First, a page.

Once a company achieves upper mid-tier status, as Agnico-Eagle Mines (AEM-T, AEM-N) has, it is faced with different problems.
Speaking on a conference call, Agnico CEO Sean Boyd says the company is grappling with how best to distribute its bounty of cash flows. Some problem.
Boyd says the trick is striking the right balance between paying out cash as dividends, putting it in the ground for exploration, and reinvesting into existing core assets for expansion and optimization.
The company is doing a decent job so far: its US20¢-per-share quarterly dividend is one of the highest in the industry, its exploration budget is aggressive and has yielded enviable results, and three of its five core assets are reaching loftier levels of production.
Not that it has all been smooth sailing. Last year was notable for the operational hurdles that wound up hobbling the company’s share price.
The chief culprit on the operational side was its Goldex mine near Val-d’Or, Que. Agnico suspended operations and advised analysts to assign the asset a zero value while building financial models on the company. The moves were necessary owing to unstable rock formations and excessive flooding at the mine.
Boyd says studies on what went wrong at Goldex are ongoing, and investors can expect a thorough update on its status in the middle of the year. He adds that Agnico continues to spend money on exploration at the site, however, and while no work can be done on the main deposit, other satellite deposits are seeing the drill.
But when examining first-quarter results, it is evident that Goldex has become periphery to the Agnico story, as the company has more than ample assets to pick up the slack that the mine’s suspension brought about. Agnico actually increased its total gold production over the same period last year — a period in which Goldex had been contributing.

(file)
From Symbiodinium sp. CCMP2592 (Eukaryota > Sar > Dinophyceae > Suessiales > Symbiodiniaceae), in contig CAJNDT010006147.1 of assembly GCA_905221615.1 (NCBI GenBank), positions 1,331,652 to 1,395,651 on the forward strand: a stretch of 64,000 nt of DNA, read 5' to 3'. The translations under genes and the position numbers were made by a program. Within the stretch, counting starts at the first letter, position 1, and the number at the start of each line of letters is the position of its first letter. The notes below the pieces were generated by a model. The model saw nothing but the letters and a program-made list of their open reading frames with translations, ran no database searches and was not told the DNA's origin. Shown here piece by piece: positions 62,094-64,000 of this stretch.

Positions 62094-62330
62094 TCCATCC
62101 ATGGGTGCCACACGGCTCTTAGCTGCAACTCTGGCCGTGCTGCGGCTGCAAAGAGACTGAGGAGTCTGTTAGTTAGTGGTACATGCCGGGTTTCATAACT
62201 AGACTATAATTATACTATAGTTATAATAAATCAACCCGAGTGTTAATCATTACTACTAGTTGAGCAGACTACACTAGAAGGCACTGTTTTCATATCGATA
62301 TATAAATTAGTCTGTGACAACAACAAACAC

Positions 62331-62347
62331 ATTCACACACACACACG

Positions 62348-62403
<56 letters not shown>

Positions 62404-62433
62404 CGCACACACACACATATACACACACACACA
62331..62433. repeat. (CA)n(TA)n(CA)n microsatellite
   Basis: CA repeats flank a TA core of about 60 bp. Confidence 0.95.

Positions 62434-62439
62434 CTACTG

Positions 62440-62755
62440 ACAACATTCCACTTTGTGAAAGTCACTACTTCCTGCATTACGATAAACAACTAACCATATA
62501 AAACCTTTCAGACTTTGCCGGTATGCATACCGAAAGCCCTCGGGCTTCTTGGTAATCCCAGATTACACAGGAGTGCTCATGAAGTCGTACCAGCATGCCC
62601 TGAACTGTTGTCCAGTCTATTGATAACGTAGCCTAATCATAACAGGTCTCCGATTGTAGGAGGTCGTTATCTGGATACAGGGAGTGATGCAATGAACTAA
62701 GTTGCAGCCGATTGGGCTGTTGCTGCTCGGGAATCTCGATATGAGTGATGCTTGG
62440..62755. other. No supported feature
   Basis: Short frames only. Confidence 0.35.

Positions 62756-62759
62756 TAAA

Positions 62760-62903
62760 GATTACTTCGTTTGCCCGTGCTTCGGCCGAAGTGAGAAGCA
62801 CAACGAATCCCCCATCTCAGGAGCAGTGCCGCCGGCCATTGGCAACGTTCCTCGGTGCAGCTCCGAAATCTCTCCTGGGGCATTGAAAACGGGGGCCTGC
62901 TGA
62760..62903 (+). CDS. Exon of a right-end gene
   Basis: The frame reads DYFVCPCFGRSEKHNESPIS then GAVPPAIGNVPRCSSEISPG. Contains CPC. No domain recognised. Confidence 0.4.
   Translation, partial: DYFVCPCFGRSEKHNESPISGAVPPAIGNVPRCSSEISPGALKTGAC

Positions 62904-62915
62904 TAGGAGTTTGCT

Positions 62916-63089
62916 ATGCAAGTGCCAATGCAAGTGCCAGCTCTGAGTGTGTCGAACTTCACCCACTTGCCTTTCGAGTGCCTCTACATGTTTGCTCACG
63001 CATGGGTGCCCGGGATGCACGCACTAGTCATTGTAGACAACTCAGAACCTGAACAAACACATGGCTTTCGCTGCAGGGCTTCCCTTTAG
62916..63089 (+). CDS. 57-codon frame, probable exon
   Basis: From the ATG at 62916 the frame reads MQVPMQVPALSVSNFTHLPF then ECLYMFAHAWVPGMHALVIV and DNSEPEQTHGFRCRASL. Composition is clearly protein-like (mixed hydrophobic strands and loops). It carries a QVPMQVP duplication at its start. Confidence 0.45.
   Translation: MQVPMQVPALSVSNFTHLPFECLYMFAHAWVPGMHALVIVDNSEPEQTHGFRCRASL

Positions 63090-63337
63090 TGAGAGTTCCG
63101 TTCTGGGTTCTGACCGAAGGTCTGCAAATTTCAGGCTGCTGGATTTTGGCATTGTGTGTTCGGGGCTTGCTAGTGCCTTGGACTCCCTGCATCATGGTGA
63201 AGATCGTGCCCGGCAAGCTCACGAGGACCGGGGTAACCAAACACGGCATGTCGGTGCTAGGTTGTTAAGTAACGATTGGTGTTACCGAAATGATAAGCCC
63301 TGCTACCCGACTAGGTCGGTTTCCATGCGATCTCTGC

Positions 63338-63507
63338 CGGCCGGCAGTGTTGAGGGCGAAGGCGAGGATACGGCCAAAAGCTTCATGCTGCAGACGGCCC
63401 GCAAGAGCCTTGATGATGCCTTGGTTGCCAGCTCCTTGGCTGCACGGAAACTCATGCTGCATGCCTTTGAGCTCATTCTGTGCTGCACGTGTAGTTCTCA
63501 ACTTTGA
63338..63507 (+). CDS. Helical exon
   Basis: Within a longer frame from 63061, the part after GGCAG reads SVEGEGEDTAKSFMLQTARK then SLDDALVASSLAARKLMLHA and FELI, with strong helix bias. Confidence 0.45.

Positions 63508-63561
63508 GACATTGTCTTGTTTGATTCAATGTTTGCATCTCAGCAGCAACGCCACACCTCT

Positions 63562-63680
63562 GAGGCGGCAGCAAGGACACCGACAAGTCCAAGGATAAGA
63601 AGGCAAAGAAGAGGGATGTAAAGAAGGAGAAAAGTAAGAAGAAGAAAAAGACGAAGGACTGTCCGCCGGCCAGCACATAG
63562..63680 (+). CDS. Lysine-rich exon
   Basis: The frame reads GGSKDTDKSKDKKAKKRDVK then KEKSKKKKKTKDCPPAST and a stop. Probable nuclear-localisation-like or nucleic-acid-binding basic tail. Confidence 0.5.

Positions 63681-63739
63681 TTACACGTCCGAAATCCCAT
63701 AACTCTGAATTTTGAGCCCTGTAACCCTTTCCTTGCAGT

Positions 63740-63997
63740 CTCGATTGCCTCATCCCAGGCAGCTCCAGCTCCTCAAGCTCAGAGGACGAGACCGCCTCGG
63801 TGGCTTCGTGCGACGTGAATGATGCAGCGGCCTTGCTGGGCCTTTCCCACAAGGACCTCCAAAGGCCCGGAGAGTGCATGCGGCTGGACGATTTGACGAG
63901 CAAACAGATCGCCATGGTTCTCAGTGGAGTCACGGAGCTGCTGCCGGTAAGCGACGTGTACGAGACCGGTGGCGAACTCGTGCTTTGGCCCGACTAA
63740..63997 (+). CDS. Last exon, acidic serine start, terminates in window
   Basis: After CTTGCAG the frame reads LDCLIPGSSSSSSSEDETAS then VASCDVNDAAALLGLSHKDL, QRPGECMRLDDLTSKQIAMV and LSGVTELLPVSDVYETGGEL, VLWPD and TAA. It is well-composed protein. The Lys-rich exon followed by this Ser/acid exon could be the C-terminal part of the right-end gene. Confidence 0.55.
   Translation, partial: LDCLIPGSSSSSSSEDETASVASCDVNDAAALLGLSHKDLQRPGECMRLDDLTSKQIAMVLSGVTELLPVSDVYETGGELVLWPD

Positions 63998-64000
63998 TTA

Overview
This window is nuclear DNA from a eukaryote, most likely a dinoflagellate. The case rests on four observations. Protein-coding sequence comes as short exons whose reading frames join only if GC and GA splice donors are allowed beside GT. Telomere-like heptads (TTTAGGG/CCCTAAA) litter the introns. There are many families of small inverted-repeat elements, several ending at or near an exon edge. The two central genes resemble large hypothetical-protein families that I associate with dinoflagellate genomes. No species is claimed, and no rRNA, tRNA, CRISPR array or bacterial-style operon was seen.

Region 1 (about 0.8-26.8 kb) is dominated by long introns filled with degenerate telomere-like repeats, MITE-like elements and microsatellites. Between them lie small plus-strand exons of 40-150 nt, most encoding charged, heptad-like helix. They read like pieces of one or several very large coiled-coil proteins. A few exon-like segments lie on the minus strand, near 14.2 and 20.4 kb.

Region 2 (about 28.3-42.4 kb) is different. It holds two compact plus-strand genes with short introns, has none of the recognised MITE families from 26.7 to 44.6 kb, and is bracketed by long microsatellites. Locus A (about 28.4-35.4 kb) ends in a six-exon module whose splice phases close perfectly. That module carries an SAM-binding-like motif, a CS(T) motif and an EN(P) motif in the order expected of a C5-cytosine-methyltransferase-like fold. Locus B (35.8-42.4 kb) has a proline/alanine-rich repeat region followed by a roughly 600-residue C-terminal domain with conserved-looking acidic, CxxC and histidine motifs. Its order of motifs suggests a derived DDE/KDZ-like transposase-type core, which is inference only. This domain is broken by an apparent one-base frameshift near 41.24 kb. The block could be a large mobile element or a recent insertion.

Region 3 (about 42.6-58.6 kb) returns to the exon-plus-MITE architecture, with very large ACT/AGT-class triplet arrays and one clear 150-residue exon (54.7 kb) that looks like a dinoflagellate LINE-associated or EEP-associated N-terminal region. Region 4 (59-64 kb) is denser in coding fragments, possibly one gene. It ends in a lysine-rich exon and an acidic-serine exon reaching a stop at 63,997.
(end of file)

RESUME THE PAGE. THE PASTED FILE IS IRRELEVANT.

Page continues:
“We increased output from all five of our mines, and that more than made up for loss of gold from suspension at Goldex,” Boyd explains.
The company has reached record gold production at its Kittila mine in Finland and its Pinos Altos mine in Mexico. It also achieved a record throughput rate of over 9,700 tonnes per day at its Meadowbank mine in Nunavut.
With assets pushed harder, gold production for the quarter came in at 254,955 oz., compared to 252,362 oz. in the first quarter of last year.
Cash costs on ounces did rise slightly, however — they were up to US$594 per oz. from US$531 per oz. for the same period last year.
The key contributor to the higher costs was a decline in base-metal by-product credits from its flagship La Ronde mine in Quebec.
Despite those credits winding down, the mine maintained its juggernaut status in gold production as cash costs remained below the US$300 mark and gold output was up 17% to 43,000 oz. for the quarter.
With La Ronde humming along and Kittila and Pinos Altos hitting record levels, the company managed a first-quarter profit of US$78.5 million, or US46¢ per share — a big uptick from the US26¢ in earnings per share from the same period last year.
And while Boyd says the company is confident it will meet its 2012 production guidance with 875,000 oz. to 950,000 oz. gold, he cautions that production at Kittila will fall off in the second quarter, because the mine will be shut down for a scheduled 40-day maintenance in May.
As for the project pipeline, development at the Meliadine project in Nunavut continues, with Agnico investing $82 million this year on exploration and infrastructure.
The project has probable reserves of 12.4 million tonnes grading 7.2 grams for 2.9 million oz. gold, indicated resources of 12.6 million tonnes grading 4.1 grams gold for 1.7 million oz. and inferred resources of 12.7 million tonnes grading 6 grams gold for 2.4 million oz.
Company-wide, Agnico has proven and probable reserves of 157 million tonnes grading 3.71 grams gold for 18.75 million oz.
On April 27 — the day of the conference call — the company’s shares were up 10%, or $3.40, to $38.66 on 1.6 million shares traded.